In short, then, Townsend et al’s challenge will be to spell out what signalling amounts to in a way that distinguishes it from Olivier’s counter examples. And one way to do this is by appeal to the notion of causal inefficacity, but this is fraught with difficulty. Another way would be to drive for a mentalistic conception of content, but this strikes me as equally problematic. I don’t claim to have the answers, but I don’t think it’s a given that Olivier’s solution is better.

    One thing I should say: those who have read the paper will know that I am a co-author. I wasn’t at the original workshop, though; I came on board at the end just because I helped to clean up some of the formulations. In that sense (as the title probably indicates) it isn’t my paper in the way that it is Simon and Sonja’s.
    At the same time, I still feel protective of the content, and so I want to acknowledge that Olivier’s challenge is a good one, and that meeting it is going to be important for the authors of this paper (me included).

    P.S. I just finished a draft of a paper on Grice’s original third clause. It doesn’t deal with these issues directly, but may be interesting to some anyway. It’s on my Academia page.

  • Richard Moore 2 September 2016 (15:40)

    P.P.S. There may be a route between Scylla and Charybdis; a compromise between Dan and Deirdre’s position and my own. The contents of utterances might be specified in terms of their necessarily working by changing the mental states of H, and not some other (e.g., physical or emotional states) of H.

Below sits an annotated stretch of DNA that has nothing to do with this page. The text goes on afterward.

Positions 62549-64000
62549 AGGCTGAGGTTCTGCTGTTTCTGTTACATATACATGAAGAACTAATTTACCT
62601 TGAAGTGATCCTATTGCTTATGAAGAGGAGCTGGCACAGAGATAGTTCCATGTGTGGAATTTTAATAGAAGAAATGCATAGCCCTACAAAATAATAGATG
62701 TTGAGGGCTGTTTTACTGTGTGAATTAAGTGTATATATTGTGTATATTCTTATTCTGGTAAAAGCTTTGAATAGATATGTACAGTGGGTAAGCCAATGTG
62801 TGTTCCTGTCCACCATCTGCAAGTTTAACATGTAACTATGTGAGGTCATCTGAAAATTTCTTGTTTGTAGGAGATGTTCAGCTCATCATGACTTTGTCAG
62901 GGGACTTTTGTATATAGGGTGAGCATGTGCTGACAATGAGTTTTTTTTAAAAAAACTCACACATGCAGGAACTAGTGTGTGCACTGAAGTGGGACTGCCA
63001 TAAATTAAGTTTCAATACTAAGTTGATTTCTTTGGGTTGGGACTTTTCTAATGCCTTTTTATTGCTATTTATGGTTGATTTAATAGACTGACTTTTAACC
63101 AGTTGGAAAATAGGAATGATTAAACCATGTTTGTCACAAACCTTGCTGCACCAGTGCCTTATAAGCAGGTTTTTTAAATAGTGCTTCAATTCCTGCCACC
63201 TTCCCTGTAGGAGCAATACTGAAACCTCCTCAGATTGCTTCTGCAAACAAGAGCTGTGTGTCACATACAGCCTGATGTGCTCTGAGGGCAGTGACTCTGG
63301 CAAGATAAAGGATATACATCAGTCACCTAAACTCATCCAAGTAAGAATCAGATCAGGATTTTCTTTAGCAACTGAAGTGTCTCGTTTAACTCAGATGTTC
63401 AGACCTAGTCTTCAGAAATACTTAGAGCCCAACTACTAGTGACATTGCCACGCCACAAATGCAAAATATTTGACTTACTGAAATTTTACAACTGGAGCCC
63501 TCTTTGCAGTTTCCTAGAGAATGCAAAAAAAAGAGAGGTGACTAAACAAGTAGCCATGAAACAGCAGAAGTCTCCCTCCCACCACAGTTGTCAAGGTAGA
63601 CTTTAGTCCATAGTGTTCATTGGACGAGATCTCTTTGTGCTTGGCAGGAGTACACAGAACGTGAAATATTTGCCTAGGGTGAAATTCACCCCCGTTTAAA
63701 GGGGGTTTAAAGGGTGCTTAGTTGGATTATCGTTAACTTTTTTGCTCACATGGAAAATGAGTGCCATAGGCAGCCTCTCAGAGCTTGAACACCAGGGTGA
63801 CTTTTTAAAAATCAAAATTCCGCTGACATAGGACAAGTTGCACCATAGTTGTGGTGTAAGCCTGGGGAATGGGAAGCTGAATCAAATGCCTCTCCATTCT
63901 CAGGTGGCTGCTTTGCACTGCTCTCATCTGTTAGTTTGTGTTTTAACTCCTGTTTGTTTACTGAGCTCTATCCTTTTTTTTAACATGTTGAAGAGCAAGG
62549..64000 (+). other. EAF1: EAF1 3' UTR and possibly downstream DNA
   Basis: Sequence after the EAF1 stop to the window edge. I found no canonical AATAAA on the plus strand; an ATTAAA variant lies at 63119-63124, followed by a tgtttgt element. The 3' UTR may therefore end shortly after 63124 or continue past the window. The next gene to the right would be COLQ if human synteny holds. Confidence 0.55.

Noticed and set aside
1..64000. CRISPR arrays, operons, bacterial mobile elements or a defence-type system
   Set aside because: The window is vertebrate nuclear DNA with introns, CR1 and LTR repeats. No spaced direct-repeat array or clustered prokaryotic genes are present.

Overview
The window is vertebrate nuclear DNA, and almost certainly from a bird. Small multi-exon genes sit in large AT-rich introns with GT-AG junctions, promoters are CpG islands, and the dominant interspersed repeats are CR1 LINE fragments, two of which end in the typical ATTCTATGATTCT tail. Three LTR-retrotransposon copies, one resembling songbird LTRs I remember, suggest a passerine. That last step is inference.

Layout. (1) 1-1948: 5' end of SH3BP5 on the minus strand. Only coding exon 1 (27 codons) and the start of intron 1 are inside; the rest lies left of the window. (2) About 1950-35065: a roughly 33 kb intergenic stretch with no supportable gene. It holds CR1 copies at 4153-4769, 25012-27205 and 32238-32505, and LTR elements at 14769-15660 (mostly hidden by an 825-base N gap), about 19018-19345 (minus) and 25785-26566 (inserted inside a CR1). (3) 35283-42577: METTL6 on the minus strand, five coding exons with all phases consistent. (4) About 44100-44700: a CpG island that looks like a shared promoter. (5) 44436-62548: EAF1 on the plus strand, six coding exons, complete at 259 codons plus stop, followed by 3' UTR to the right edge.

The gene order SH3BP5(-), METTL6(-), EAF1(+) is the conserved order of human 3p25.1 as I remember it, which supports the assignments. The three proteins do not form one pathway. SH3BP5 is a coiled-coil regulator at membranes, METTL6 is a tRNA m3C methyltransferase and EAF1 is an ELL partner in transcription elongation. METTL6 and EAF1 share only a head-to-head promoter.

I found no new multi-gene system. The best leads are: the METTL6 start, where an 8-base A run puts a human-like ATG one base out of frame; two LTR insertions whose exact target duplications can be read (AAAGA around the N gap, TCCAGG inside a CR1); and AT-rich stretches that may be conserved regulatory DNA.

This wouldn’t require that the causal basis of the success of S’s utterance be part of the content of her utterance. So S could still utter intending H to go away, without having to entertain some intellectualised reformulation of that goal. But there still seem to be a few problems with this approach.

    First, even here there will be lots of blurry cases – including, I suspect, Olivier’s bull. (Which of the bull’s states does the bull fighter intend to change?)

    Second, perhaps now it still seems like there should be some feature of S’s psychology that reflect the appropriate constraints on content. That is, S should be able to grasp that there was some difference between cases of communication and cases of, say, beating someone up; that they work by somehow different mechanisms. (Robert Thompson makes a suggestion like this in his 2013 M&L paper.) But specifying these constraints will also be difficult.